The fast depreciation of Chinese yuan in both onshore and offshore markets have recently raised a lot of concerns to market participants.

The currency, which was fairly stable during the February-May period, has entered into fast depreciation track against the US dollar in June, the timing of which coincided with escalating trade dispute between Washington and Beijing. Yesterday, USD/CNH broke down to a key psychological support level of 6.60, getting closer to the next support of 6.70 – a level that market believes Chinese central bank is willing to defend in the near term.

A weaker currency is a reflection of diverging monetary policy between the world’s two largest economies. Federal Reserve has been firm on tightening whereas PBoC recently opened door to inject liquidity in an attempt to support troubled companies and SMEs. A weaker currency will alleviate pressure on Chinese exporters in a time that trade outlook is loomed by protectionism, at the expenses of highly-leveraged aviation and property sectors.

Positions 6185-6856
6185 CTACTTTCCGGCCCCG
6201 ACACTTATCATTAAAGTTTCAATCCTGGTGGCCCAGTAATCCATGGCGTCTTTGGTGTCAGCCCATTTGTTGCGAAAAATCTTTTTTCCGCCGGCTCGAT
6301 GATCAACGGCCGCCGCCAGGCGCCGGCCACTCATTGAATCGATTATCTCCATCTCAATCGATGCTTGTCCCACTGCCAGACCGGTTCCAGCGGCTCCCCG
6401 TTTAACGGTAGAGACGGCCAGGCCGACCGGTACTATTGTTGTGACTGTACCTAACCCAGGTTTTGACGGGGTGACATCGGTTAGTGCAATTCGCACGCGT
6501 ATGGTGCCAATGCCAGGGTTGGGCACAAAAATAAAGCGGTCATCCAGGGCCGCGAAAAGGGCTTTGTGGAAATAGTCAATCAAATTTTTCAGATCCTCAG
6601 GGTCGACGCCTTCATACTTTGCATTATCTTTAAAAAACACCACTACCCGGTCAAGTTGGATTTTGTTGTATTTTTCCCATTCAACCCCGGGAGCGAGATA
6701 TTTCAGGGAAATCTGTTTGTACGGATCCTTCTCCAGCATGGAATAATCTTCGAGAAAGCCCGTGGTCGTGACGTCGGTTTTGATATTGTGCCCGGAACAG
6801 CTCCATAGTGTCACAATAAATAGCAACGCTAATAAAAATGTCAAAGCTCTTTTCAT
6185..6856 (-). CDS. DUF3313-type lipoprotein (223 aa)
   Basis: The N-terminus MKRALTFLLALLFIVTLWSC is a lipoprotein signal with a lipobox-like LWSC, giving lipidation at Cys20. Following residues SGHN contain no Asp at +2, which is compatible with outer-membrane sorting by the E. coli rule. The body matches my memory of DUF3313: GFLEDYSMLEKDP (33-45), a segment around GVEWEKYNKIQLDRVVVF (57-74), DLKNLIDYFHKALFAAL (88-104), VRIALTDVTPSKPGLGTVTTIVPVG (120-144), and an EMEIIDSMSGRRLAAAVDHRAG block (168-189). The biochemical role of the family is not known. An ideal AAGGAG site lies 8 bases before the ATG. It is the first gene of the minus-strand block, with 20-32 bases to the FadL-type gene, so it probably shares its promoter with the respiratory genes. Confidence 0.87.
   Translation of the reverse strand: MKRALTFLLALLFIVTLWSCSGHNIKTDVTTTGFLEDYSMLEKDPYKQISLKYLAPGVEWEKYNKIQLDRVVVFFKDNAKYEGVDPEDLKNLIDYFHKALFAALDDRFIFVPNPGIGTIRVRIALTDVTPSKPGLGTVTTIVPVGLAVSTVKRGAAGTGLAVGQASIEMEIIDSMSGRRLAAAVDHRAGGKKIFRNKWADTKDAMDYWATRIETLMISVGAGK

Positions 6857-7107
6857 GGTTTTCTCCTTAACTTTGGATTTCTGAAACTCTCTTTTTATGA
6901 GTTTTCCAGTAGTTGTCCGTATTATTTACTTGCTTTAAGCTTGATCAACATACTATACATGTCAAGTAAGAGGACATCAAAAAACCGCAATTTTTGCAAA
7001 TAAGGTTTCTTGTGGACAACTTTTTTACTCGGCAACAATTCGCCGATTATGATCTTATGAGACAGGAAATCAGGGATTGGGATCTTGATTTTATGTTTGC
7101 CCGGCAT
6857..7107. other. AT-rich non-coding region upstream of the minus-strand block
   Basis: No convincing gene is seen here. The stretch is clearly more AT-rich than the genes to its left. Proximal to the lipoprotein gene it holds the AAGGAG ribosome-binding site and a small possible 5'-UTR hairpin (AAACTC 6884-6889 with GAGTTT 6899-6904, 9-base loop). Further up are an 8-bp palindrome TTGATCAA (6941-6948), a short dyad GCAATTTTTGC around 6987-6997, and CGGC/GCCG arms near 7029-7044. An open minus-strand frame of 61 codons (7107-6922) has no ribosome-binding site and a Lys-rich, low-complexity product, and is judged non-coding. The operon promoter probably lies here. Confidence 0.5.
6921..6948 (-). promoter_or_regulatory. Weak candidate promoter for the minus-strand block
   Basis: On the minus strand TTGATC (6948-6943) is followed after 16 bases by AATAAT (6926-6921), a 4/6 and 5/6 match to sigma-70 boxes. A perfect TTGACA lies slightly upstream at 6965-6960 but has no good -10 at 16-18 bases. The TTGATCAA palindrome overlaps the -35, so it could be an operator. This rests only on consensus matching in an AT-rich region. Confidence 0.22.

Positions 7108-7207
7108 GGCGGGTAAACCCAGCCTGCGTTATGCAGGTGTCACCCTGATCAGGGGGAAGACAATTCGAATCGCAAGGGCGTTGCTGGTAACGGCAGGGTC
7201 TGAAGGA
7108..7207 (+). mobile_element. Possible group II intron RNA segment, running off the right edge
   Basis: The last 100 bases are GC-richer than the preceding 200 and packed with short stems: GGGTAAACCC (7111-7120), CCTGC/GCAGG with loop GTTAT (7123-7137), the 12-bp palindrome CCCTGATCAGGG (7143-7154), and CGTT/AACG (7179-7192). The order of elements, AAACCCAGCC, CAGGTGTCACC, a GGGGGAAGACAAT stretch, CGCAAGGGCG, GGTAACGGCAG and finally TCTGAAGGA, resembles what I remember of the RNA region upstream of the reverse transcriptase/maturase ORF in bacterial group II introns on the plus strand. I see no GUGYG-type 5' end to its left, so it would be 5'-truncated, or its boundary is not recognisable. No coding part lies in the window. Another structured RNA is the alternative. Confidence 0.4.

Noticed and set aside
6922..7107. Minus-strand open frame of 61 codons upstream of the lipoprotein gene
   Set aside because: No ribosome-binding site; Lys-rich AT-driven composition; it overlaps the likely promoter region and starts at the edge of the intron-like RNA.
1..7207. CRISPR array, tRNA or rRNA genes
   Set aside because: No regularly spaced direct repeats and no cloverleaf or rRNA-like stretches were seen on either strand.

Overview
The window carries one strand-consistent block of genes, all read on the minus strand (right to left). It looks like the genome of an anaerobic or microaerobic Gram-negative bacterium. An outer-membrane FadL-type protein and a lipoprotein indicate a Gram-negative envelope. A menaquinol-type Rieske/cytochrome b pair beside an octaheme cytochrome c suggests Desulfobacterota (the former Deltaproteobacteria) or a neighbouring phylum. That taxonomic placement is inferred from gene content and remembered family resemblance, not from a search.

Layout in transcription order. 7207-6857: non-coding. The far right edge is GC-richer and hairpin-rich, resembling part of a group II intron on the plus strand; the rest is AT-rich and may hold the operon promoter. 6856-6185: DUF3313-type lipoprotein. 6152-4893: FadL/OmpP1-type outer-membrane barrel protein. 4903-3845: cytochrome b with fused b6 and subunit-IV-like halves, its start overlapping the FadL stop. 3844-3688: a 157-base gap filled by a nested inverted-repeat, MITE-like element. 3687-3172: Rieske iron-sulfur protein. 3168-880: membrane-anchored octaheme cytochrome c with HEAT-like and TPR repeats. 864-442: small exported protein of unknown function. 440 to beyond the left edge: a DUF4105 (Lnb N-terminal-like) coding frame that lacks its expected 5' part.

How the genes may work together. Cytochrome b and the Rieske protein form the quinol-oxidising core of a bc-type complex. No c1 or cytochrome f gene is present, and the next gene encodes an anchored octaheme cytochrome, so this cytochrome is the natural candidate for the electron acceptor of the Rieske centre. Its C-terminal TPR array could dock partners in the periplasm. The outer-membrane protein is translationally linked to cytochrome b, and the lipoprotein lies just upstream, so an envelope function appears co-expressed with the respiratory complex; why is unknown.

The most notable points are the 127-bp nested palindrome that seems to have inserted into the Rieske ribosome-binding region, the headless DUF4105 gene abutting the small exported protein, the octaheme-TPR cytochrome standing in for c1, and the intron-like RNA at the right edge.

Although there was scepticism that Chinese policymaker deliberately allowed the currency to depreciate so that they can take a better position at the negotiation table with Trump’s administration. We have little evidence to prove that. The depreciation of yuan shouldn’t be studied as a stand-alone case, instead, it is part of the Emerging Market Outflow, which has been a major market theme over the past few months. 

For equities, sentiment swung positive overnight despite weaker-than-expected US GDP figure. US Dollar Index retraced from its intraday high to the 95.0 area as risk appetite picked up, but the ascending trend remains intact.

This Saturday’s China Manufacturing PMI is something worth looking at and it is likely to set the tone for next week’s market opening. Against the backdrop of heated trade disputes in June, market is likely to scrutinise this reading for evidence of how business decisions have been affected.


By Margaret Yang in Singapore


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